- Facilitating Innovation and Change
- Working With People
- Using Resources
- Achieving Results
And standard 1: ‘Managing Self’ is central to the other 5. Many years ago I was an aspiring head teacher. I was sent on a year-long course that aimed to prepare me for the challenges that lay ahead. I learnt many things, but the one thing that really struck a chord with me was the need to deepen my skills at managing myself, to know who I am and what my values are in life. A kind of spiritual journey, a journey of self-discovery. At this point, I would like to add in that in 2001 after quite a few years of researching, reading and asking questions I finally decided to follow my heart and head and become Buddhist. In my study of Buddhism, compassion plays a major role. And so being asked on this course to self-reflect was something that I took to and really enjoyed. A few years after committing to following a Buddhist path, there was a noticeable change in my own presentation and ability to deal with life and with people – so much so that one of my students said to me one day ‘Sir, I think you are a Jedi Knight, you are so calm, never get annoyed or cross and are always so kind’. Compassion was at the heart of everything I did – and it is at the heart of everything I do.
As I write, I am 46 years old. I have worked with and for a number of different leaders since getting my first part time job 30 years ago at the age of 16. But even before then, as a school pupil, I was exposed to leaders (my teachers, tutor, head of year, head teacher). All have frustrated me, all have inspired me, all have developed me, all have held me to account, but only some have shown the compassion that being a great leader requires. The qualities of a leader is something we can debate and different people will give different insights. Leadership for me is getting people to a place that without you they would not arrive at. BUT this arrival must not be at the expense of others. And this is where compassion comes in, where wisdom leads the way, and where a deeper connection with people is required.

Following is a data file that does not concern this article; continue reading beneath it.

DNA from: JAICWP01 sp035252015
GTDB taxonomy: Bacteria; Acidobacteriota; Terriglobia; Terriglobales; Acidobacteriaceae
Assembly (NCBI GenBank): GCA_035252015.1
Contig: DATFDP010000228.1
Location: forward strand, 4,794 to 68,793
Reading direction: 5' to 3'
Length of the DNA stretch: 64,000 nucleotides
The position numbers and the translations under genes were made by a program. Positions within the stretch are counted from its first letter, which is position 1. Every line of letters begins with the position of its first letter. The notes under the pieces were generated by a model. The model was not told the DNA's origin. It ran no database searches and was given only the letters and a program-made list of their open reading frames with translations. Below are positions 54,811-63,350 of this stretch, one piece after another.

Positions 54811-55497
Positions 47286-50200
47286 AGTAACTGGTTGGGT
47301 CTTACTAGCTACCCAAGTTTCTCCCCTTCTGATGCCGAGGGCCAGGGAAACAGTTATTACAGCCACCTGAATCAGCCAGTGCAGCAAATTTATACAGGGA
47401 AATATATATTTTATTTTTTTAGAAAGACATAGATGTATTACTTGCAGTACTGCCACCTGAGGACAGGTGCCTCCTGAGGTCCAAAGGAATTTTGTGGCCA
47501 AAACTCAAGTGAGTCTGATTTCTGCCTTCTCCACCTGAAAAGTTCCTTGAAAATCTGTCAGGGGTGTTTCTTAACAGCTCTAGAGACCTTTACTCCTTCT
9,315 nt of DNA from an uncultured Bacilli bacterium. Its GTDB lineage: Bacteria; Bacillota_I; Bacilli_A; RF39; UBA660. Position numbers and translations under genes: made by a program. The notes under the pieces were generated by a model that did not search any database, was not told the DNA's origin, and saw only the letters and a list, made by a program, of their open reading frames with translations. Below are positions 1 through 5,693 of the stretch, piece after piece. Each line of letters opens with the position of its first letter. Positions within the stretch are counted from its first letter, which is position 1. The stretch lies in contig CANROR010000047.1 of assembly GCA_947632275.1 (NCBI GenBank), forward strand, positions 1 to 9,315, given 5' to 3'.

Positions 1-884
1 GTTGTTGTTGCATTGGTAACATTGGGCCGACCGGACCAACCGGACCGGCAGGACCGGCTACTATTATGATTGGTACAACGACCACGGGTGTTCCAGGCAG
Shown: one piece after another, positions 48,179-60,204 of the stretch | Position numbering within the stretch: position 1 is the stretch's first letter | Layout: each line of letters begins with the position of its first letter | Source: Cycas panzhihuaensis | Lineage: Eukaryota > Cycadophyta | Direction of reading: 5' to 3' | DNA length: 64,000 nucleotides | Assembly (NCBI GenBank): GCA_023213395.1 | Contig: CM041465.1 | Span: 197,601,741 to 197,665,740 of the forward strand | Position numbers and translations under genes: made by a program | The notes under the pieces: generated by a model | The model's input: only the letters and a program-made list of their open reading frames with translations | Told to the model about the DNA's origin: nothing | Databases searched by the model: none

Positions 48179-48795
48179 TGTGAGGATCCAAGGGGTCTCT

One of my greatest pleasures is coaching and mentoring people to become better leaders. Leadership, I was once told is easy, that is until you have to make that difficult decision, or have that difficult conversation with a member of staff who is not performing as they should be. In part I agree, as sometimes decisions can be hard to make and you do have to make that call at times quickly and confidently. It is the bit about difficult conversations that I slightly disagree. If you have a great sense of self, and have developed self-compassion and compassion for others, then these ‘difficult’ conversations become so much easier, both for you and the person you are talking to.
And so to draw this to a close. Everyone is a leader. You do not need to have a title to be a leader. It does not matter what position you hold in a company or organisation. You are a leader. A leader at work, a leader at home, a leader in society. It is how you conduct yourself that makes a difference. Lead with compassion and people will follow you. Lead with compassion and you will inspire confidence in others. Lead with compassion and great things will happen.